Tuesday, February 24, 2009
The December data for the Case Shiller housing price index fell at a somewhat faster rate than in previous months, but the message remains clear: housing prices are rapidly adjusting downwards. I posted comments on the seriously lagging nature of this index before, and this chart contains the same assumptions I've used in the past to try and get a picture of where housing prices might actually be today. In short, I'm guessing that real housing prices by this measure have fallen a little over 35% from their high; in real terms, they are about where they were during the 2001 recession.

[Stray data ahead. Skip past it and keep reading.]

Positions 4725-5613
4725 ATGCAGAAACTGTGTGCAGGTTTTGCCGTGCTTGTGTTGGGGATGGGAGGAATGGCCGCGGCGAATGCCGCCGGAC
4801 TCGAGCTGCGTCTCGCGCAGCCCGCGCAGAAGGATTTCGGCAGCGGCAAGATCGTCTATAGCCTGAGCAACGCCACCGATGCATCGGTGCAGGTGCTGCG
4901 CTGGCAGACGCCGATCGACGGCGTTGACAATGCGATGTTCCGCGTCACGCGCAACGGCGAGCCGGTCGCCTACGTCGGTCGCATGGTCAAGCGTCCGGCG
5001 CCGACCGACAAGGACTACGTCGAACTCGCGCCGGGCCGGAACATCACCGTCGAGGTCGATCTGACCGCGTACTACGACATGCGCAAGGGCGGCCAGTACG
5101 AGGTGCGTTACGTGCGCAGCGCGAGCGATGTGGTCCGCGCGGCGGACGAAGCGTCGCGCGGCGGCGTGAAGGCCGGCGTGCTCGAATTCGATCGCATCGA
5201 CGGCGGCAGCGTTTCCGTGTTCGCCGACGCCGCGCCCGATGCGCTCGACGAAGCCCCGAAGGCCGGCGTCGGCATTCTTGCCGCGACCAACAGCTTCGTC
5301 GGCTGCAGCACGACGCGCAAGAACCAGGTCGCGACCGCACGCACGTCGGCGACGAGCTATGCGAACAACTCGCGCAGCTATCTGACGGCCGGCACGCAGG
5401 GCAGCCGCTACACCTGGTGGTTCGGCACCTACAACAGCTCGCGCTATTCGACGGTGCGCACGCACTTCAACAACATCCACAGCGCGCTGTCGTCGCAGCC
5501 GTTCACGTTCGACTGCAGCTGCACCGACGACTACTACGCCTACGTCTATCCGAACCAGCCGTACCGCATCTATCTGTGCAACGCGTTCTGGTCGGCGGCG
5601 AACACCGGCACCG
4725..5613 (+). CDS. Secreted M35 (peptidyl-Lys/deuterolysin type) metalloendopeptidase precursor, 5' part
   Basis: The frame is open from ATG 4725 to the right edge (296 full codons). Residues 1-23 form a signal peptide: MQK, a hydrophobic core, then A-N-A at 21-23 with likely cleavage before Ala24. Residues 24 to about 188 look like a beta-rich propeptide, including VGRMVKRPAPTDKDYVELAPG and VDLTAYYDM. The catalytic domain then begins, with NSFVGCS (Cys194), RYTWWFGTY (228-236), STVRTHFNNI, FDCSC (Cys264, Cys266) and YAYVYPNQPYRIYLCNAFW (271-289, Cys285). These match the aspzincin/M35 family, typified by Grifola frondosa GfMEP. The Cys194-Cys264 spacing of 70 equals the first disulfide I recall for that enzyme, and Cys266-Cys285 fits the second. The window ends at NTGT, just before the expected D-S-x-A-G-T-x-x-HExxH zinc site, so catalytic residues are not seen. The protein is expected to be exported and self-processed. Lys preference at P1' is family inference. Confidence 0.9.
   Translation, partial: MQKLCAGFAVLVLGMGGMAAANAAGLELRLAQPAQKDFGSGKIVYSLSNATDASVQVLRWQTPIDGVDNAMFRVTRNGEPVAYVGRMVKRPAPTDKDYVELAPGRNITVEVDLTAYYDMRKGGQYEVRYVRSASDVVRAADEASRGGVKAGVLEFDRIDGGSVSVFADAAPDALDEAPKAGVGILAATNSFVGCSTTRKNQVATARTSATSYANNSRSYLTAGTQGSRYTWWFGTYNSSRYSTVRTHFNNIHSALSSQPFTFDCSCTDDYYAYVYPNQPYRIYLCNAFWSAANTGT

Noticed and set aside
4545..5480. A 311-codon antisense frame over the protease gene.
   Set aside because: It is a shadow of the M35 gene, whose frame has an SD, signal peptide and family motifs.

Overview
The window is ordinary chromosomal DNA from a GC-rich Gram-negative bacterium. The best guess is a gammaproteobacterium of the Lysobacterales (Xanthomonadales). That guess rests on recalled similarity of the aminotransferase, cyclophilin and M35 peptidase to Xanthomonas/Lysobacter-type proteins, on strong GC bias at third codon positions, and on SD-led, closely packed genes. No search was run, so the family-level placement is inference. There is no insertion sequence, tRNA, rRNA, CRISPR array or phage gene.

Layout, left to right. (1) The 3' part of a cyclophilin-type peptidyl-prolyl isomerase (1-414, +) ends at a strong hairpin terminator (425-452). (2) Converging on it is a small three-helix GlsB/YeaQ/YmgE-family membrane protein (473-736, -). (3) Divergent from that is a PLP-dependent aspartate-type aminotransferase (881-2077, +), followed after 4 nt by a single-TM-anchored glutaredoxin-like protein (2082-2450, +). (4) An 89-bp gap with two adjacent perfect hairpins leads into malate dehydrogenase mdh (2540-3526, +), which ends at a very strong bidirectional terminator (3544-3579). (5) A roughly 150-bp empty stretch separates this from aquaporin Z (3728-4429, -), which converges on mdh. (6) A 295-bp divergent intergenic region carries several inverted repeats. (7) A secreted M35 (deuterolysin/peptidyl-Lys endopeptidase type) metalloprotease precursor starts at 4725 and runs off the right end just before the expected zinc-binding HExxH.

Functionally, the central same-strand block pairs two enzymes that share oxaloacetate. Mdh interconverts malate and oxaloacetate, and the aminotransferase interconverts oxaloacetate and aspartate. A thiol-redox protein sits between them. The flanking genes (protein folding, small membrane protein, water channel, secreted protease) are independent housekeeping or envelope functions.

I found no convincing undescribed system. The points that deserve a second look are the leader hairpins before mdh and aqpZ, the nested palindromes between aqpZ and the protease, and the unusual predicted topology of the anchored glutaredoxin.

The faster prices reach levels that clear the market—and anecdotally they appear to have done this in at least a few markets around the country, most notably in California—the quicker this recession will be over. One key to restoring confidence will be the perception that prices and the economy are not going down a black hole, that there is some solid support developing. The bottom shouldn't be too far away. After all, the vast majority of people are still working, there is more money out there than ever before, and mortgage rates are just about as low as they have ever been for the majority of borrowers (i.e., those looking for mortgages that fall within conforming limits).
Posted by Scott Grannis at 8:39 AM